I've asked myself that question thousands of times through the years.
You see, all of the answers I need in life always come through people. Everyday people I meet along the way.
All the truly important things in life I've learned the hard way. God knows I'm a blockhead sometimes, and blockheads need some serious shaking up in order to guide them, give them direction or simply let them know when to get out of the way.
I've learned that God sends people to me. Some as a friendly reminder that there are beautiful people who, like flowers along the road way, make the journey easier to travel.
But many unknowingly have a message for me, a story to tell, directions or answers to my prayers. So you'll have to believe me when I tell you this, every time I meet someone I say to myself, "Are you the one?"
Expecting that at any moment anyone can be God's messenger, I try desperately to pay special attention to who they are and what they have to say. No, they don't step in front of me and announce "God has sent me. He told me you are a blockhead and I need to make sure you understand what He wants you to do next!"
I wish it were that easy.
Sometimes people step in and out of my life like on a ride in an elevator or standing in line to buy a cheeseburger. Their smile, frown, comment, or actions often times trigger a story, or confirm I'm on the right path.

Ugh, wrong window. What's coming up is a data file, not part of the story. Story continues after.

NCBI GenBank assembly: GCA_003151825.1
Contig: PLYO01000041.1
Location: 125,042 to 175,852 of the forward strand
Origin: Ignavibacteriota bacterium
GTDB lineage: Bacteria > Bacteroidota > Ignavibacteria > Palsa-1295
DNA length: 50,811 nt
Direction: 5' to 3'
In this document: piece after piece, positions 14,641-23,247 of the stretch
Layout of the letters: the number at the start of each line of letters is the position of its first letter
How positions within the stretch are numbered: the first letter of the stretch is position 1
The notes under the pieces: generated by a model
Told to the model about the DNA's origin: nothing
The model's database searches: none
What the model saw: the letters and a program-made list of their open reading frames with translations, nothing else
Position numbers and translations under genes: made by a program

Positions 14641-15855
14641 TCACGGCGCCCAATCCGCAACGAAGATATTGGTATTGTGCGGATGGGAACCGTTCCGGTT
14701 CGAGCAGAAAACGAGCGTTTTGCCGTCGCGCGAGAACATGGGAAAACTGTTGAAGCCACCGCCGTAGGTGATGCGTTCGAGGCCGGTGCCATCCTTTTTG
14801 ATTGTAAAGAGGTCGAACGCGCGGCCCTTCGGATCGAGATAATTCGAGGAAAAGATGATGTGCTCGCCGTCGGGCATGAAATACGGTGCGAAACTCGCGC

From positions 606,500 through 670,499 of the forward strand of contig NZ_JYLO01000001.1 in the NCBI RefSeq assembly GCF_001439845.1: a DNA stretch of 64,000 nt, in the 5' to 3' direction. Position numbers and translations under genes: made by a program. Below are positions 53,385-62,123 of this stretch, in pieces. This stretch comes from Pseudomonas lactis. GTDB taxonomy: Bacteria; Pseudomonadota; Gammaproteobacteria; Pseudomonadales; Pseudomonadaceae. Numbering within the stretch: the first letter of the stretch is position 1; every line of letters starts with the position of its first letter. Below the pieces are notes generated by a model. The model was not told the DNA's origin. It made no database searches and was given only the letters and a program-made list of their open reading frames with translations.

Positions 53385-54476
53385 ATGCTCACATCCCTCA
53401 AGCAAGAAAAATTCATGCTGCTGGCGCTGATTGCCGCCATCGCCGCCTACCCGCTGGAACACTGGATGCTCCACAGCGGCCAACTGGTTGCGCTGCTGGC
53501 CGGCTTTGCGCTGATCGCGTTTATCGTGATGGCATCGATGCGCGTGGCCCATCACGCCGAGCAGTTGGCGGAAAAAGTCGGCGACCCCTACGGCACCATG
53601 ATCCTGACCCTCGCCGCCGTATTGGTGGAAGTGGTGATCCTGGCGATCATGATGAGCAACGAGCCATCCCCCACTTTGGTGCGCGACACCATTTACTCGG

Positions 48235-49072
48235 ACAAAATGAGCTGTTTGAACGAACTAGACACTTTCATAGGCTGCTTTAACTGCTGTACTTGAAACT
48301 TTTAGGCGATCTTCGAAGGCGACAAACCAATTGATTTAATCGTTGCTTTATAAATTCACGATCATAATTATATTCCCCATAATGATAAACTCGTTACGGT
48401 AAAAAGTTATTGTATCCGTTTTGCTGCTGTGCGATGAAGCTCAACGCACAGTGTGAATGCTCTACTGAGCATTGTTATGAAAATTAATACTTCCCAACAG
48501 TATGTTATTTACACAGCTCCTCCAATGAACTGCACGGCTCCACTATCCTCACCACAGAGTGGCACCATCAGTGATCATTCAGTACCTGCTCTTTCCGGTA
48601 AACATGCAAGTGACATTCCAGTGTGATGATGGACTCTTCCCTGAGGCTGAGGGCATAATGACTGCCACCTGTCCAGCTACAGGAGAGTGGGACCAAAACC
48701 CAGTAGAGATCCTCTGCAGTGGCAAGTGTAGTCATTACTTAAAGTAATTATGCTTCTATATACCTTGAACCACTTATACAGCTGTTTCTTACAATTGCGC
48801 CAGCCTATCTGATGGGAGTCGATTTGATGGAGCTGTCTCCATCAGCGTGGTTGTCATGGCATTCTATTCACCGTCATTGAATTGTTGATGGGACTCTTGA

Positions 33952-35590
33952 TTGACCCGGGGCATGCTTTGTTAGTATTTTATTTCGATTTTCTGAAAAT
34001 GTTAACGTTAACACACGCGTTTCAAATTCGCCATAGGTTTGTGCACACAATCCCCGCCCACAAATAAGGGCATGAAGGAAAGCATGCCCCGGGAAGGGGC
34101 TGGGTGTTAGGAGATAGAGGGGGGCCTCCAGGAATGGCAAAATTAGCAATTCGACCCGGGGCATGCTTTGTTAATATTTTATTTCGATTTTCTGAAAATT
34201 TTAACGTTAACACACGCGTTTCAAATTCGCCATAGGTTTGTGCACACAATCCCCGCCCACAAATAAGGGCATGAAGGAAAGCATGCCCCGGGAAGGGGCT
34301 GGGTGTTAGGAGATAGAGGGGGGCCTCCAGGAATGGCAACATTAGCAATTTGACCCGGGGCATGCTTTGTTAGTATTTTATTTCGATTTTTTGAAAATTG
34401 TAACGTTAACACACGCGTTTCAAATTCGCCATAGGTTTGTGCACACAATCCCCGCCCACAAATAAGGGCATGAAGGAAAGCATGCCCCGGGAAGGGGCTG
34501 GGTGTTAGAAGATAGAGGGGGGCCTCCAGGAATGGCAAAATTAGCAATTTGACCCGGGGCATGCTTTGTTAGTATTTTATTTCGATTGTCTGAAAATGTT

Sometimes the most important messages come from the most unlikely sources. Like today.
I was speaking to a wonderful couple who were sharing their own experiences with hospice. The woman spoke about how peaceful her brother's death was and told me that she missed him very much. He had passed away less than two years ago.
"He was a tough man, but I would yell at him and he'd listen. I miss yelling at him," she said.
"I hope that when I'm gone someone will miss me. I think that is the greatest accomplishment in life. To have such an impact on others that, upon your passing, they would feel the emptiness," I said.
Then, I heard someone say, "You used to be the host on PBS television weren't you?"
"Yes, I was," I replied.
"Well, I miss you! You see you're not there now and someone misses you. You don't have to die to be missed," he said.
"Are you the one?" I thought.
But I know better. This may very well be the one to deliver an important message to me today. I've been anxiously waiting for one.
He had the warmest smile hidden slightly by his aged, wrinkled face. He told me how much he had enjoyed watching me on television. I wasn't listening to what he said. I am uncomfortable with praise. But his eyes spoke volumes to me.
"Do you have a minute?" he asked.
Believing he was about to say something of utmost importance to me I replied, "I have all the time you need, my friend!"
He then reached in one of the two large shopping bags he was carrying. Pulling out a black binder, he went on to show me a plan he developed for the "future growth of our downtown." His work was clear and concise. The ideas he had made perfect sense. His handwriting was neat and legible.
Then it hit me. He could have been God Himself standing there with a message to save the world, but because he looked like the least significant, most unlikely source to deliver anything of value, no one would ever pay attention to him.
He was intelligent, bright, organized... but old and poor. If anyone spoke with him at all, it would most likely be out of pity, missing anything of importance he had to say.
They would humor him. They would ignore him.
They would pass him by, perhaps even avoid him all together. In doing so they would miss an incredible opportunity to learn something important.
The message was -- "the messenger!"